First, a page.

Starting out in business for the first time can be a steep learning curve for anybody. It’s near impossible for everything to run smoothly; some things you’ll have to battle against while others will come surprisingly easy.
Working as marketing manager for a luxury doormat company, where I’ve been part of the team for over five years, a large portion of my marketing efforts are built around the seasonality of our product; the facts of seasonality are something that is unavoidable to us, as is the case with many businesses.
I have found through years of honing our company’s sales and marketing efforts to maximize the brand’s capabilities, that working with the seasonality is key. We have been able to prosper year after year by aligning our expectations with seasonal patterns, distributing our budget accordingly throughout the year and by always being on our toes ready to react and adapt.
To help those who find themselves swimming upstream at times, here are some of the key tactics that I have learnt in coping with a seasonal business:
Knowing the Business Cycle
The very nature of seasonality should mean that you will be able to identify times of the year or scenarios which would lead to either a surge or a lull in sales. Having a process in place to prepare yourself and the business for each eventuality will ensure that you’re not caught out with unmanageable tasks. Being armed with this knowledge will also prevent you from wasting valuable resources trying to target an audience when the demand simply isn’t there because of the time of year.
Timing promotional pushes is a case of knowing when the market wants what you are offering, and maximizing the effects of this. Look at past figures and see whether you can identify where you did well and think about why this was so you can plan for future activities.
Even when you’ve done your best to analyse when the most orders are likely to come in, it’s possible that you will get caught out by a sudden surge for reasons unknown – so how do you cope with this one?
Managing customer expectations at this time is important. Communication between the business and customer is vital and customers should be notified of any delays or waiting lists, so they are not left unsatisfied with a lack of service. If you are aware that these surges are likely, at Christmas time for example, a pre-warning that your order list could lead to a slight delay should be given. It’s always better leaving the customer pleasantly surprised than disappointed!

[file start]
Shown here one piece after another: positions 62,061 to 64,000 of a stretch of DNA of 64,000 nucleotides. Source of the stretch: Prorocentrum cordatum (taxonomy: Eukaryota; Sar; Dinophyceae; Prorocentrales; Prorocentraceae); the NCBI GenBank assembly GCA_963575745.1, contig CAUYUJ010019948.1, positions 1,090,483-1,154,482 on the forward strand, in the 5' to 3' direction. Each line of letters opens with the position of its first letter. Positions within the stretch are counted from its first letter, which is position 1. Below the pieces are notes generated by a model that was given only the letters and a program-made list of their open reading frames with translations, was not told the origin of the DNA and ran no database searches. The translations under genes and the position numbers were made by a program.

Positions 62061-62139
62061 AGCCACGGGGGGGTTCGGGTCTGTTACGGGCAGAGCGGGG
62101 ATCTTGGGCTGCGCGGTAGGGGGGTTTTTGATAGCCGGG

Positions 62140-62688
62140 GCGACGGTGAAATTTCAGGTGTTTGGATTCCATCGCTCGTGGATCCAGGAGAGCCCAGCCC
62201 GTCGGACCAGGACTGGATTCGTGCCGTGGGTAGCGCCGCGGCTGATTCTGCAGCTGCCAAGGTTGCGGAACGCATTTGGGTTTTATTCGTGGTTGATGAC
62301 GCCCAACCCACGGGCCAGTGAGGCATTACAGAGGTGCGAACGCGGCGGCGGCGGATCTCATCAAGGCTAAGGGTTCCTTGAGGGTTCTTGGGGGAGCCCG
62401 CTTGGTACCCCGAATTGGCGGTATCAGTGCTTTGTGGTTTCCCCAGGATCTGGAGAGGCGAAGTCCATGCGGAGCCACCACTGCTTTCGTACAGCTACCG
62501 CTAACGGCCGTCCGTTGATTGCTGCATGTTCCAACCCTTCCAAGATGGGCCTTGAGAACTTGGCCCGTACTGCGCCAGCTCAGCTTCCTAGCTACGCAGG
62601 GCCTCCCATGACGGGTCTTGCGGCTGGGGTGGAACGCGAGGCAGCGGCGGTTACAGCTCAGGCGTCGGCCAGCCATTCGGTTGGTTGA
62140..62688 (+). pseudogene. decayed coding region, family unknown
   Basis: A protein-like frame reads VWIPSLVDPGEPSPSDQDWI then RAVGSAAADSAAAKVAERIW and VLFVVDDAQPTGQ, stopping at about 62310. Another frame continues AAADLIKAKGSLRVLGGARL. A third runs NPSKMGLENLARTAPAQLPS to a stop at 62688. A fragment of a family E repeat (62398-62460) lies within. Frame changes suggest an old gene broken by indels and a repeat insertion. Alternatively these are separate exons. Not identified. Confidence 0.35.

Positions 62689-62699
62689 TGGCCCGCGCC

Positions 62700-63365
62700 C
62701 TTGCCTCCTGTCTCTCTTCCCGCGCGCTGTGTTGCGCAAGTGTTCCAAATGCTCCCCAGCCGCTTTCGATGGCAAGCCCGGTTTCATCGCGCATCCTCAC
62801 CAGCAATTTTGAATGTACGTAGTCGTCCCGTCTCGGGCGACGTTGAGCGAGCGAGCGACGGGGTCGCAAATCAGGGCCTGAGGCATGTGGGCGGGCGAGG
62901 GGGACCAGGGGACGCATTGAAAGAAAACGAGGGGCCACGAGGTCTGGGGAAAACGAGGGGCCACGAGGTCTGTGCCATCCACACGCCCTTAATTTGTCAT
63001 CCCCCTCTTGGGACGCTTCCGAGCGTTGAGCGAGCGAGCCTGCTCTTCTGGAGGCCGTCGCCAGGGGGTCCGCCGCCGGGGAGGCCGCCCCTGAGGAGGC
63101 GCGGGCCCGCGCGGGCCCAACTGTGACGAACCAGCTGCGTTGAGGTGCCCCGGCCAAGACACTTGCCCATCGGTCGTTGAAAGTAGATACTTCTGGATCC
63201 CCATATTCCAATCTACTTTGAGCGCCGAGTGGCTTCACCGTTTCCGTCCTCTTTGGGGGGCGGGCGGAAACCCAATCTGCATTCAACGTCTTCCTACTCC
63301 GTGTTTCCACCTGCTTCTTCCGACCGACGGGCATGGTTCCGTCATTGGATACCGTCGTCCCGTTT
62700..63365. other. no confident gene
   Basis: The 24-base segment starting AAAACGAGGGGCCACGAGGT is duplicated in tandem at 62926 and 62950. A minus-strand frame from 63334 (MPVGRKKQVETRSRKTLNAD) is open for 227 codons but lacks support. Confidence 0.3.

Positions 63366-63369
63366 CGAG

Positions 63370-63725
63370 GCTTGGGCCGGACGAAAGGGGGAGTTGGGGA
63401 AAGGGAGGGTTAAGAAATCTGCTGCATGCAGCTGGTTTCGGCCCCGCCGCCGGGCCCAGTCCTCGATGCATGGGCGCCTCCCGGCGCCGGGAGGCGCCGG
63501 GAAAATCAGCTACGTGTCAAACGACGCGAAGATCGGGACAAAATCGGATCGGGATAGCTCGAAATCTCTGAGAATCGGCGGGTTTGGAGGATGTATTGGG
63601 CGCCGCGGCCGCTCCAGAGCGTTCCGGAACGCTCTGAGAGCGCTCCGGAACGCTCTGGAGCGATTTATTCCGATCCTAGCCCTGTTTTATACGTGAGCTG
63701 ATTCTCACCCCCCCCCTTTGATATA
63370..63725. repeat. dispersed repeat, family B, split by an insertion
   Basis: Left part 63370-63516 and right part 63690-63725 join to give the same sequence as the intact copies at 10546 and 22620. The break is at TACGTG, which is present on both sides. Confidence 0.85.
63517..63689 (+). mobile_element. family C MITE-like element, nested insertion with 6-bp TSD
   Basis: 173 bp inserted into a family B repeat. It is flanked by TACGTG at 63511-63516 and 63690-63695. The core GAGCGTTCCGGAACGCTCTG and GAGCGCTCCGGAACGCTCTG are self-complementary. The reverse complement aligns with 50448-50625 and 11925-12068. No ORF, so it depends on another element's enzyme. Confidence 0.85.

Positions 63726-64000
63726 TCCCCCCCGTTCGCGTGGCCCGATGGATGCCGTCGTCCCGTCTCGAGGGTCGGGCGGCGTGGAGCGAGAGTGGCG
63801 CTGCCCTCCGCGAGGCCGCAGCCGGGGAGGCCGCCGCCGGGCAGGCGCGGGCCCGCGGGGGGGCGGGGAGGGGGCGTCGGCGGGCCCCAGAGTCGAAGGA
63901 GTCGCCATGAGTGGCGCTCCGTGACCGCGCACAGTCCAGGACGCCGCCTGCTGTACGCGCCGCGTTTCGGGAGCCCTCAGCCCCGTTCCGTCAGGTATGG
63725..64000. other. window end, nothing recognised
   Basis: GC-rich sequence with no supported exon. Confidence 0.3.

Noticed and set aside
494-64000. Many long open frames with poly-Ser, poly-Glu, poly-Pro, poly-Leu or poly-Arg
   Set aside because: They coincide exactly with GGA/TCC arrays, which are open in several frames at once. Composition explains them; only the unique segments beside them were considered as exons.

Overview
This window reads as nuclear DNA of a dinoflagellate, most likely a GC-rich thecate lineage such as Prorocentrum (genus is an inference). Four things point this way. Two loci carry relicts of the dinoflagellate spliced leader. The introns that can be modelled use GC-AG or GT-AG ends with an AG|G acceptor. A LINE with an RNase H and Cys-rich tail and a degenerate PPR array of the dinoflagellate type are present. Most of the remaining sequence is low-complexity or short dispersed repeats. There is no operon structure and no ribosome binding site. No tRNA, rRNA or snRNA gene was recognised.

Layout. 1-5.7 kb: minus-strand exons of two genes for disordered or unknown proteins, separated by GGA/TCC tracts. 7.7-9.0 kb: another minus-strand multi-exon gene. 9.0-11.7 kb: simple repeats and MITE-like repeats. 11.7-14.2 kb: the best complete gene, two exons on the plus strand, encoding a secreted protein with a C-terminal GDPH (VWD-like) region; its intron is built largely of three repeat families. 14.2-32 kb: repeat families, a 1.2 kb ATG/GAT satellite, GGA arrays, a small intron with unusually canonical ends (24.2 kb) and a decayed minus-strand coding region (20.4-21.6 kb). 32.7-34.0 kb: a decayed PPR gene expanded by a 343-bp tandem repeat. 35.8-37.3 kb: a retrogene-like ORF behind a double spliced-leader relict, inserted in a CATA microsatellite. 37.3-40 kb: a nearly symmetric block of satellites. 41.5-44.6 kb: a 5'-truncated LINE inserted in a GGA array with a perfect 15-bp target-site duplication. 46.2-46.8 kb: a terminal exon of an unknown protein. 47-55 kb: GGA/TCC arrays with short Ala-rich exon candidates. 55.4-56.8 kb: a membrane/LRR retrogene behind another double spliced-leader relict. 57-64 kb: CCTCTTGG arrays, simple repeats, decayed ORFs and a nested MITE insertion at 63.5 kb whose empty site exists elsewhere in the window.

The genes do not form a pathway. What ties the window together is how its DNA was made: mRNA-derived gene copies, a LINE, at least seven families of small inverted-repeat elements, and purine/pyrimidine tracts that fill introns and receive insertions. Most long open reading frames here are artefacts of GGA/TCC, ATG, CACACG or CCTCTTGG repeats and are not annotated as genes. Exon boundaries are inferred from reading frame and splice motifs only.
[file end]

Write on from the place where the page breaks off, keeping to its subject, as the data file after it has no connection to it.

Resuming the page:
Keeping Momentum In The Low Seasons
With peak seasons bringing in a surge of custom, there is likely to be a low season where your product isn’t going to perform so well. This is the time that your marketing activities need to be given a boost; keeping your business and product fresh in the customers mind throughout the low seasons will pay dividends when the peak comes back round.
Communication with your customers could via regular blog articles on your website, interaction on social media or through email newsletters. During the low seasons I also attend a number of trade shows and events talking to customers face to face; I find that this is a great way to get feedback on products ahead of peak season.
After the busy season has begun to trail off and a little of your time has been freed up is the perfect time to begin talking to the customers you’ve had that season. Ask them for their opinion, get them to share testimonials and leave detailed feedback. This will be useful collateral to entice prospective customers if you’re still trading in the low season and help to position you as a credible option when the peak season come back around.
If you sell a product online then registering your business with an online review platform can be a great way to automate this; past customers will be emailed shortly after receiving their items and can leave feedback whilst it’s still fresh in their mind. The feedback will be out there for potential customers to see to, showing that you are proud of the business you’re doing and have nothing to hide. As an added bonus, some platforms allow for reviews to be integrated into your product pages where the endorsements might turn new visitors to your website into customers.
Being Flexible And Adapting
For the product that I work with the main seasonality aspect that affects us is the weather, which as much as newspaper headlines can point to the UK’s hottest summer on record coming up or Arctic weather being around the corner, is ultimately quite unpredictable!
Being prepared to pounce on the opportunity of whether that works in our favour (for doormats, of course, we love rainy weather!) is vital – and part of the reason that having ongoing customer communication and relationships is key, so we know how to get our message out there at the right time. Likewise being able to focus efforts on other beneficial activities when sales are slower can free up your time to concentrate on the orders in peak times.
Being Smart And Economical
Leverage seasonality to work for your business as opposed to fighting it. Consider the long-term plan and how to reach your goal at the end of the year, rather than expecting all months or quarters to be equal. Your budget needs to be directed into the most effective paths for each time of the year and keeping return on investment in mind as a yearly calculation will play an important role in your business coping with seasonality, as well as helping you to decide what the focus should be when planning marketing and promotional strategies.
I hope that this advice can help in directing your business towards success, though keep in mind that it can take time to fully understand how your business naturally ebbs and flows. No single business model works universally for every business and product, so learn from making your own mistakes and you will be able to tailor the perfect seasonal plan for your own business.